I’m looking forward to watching this weekly practice become part of the ethos of our church.

I’m curious if you have a response to this. And also curious, how often does your church partake?

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What I’m Feasting On

Screen Shot 2016-08-30 at 2.19.03 PM

This is my 4th installment of “What I’m Feasting On”–a post where I share some of the new music, books, blogs, and television I’ve been engaging with lately. As a dad of two toddlers, these posts are extremely infrequent. Why? There’s only so much time for free time hobbies that involve reading, listening, and watching.

Let’s go.




  • Come on, you really think I have time to watch movies?

What have you been reading, listening, or watching lately?

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The Christian Power Complex

Trump power complex

The story told in Luke’s gospel about two disciples walking on the road to Emmaus is striking. The story tells of these two downtrodden men, in disbelief that the man they had once believed was the Messiah, was now dead.

But Jesus disguises his identity and joins these men for part of their journey to Emmaus, listening to them share their grief, pain, and sorrow. Jesus jumps into the conversation, reminding them of what the Messiah had come to do. At their arrival to Emmaus, Jesus breaks bread with these 2 disciples, though they still do not recognize him. As the food is passed, in a flash they recognize Jesus for who he is, and subsequently, Jesus vanishes. But the bread remains.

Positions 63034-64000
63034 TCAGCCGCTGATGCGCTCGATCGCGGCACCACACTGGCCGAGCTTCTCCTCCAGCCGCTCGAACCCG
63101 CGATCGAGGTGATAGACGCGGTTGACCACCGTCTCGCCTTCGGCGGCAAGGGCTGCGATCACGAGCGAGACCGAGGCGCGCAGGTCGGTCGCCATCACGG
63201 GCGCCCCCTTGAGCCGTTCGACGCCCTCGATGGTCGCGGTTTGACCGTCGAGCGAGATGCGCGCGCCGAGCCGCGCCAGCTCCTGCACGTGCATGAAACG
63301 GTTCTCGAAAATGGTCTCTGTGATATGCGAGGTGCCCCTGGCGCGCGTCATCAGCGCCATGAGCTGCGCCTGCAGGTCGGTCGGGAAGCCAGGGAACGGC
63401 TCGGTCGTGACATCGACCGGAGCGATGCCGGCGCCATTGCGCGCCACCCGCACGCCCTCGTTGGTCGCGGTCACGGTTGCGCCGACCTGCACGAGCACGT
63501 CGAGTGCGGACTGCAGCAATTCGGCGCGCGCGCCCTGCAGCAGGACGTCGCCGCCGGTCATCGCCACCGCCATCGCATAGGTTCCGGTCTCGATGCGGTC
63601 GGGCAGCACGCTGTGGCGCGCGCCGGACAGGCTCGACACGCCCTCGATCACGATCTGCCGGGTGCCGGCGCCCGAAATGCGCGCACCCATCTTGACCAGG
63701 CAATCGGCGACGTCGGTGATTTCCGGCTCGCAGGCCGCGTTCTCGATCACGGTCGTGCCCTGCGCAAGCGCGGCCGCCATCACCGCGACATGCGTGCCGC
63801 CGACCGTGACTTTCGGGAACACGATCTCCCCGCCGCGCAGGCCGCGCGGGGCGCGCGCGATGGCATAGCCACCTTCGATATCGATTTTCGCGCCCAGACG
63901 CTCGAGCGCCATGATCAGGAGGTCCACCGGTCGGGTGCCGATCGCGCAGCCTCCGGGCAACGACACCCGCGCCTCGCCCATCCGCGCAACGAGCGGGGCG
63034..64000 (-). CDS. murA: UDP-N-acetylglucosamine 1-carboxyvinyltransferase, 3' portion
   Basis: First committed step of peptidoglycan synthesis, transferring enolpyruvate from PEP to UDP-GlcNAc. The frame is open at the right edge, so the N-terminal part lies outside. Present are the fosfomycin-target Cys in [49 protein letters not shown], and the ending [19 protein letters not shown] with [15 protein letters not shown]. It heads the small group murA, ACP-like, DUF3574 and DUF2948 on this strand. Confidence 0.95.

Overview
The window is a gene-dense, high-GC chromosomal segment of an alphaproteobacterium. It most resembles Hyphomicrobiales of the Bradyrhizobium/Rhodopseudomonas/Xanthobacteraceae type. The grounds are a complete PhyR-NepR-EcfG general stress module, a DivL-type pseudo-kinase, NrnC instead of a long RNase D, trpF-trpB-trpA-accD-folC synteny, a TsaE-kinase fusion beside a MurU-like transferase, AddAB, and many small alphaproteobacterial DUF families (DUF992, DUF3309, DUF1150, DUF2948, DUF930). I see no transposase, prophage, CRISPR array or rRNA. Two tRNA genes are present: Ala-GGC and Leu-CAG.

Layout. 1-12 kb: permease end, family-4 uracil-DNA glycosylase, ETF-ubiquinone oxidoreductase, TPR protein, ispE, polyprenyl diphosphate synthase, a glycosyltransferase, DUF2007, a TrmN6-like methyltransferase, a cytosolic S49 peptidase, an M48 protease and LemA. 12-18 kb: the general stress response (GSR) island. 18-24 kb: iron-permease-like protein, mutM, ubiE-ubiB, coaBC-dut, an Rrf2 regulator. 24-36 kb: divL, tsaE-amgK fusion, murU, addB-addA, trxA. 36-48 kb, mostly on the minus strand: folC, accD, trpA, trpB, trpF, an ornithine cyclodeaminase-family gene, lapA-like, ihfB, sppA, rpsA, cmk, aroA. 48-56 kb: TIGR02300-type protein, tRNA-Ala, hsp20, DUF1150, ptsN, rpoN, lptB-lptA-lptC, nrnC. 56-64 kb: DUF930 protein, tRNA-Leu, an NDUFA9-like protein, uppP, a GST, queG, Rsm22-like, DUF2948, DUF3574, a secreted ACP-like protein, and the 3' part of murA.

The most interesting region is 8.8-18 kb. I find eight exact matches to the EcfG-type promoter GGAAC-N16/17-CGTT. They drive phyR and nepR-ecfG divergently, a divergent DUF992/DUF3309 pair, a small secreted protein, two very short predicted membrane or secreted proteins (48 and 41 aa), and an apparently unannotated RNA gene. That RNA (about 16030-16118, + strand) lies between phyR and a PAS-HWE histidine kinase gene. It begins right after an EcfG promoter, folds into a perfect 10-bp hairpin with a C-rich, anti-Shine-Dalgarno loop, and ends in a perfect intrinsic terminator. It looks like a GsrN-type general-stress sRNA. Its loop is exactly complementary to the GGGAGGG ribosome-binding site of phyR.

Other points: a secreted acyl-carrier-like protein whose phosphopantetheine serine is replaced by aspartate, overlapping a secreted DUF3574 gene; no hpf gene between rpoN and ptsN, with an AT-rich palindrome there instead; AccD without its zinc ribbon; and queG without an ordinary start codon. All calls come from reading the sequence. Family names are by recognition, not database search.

Has Jesus truly left the room? Well yes, but no. No he hasn’t. He is in the room, embodied in the form of bread, because he had only days earlier told his disciples that the bread signified his body, broken for those who would follow him (Luke 24:30-31).

The Play for Power

The story has consistently been a reminder to me about how even disciples of Jesus want something from God he never desires to give. These disciples were in shock over Jesus’ death primarily because they saw him as the one who would fix Israel, by again redeeming it and raising it to prominence. And based on the response Jesus gave them, it’s quite clear, they missed it!

The redemption Jesus came to bring about was not of power, but of sacrifice. Many followers of Jesus had hoped he would give them a seat at the table of power, overthrowing Roman rule. Instead, Jesus gave them bread and a cup.

About this Brian Zanhd rightly emphasizes that,

“The false hope for the kingdom of Christ to be one of conventional political power was always bound to disappoint those who fail to understand the true nature of this new kingdom, whether it’s the Emmaus Road disciples, the architects of Christendom, or the modern-day Religious Right. Jesus will not be with us as a means of conventional political power” (Water to Wine, pg. 133).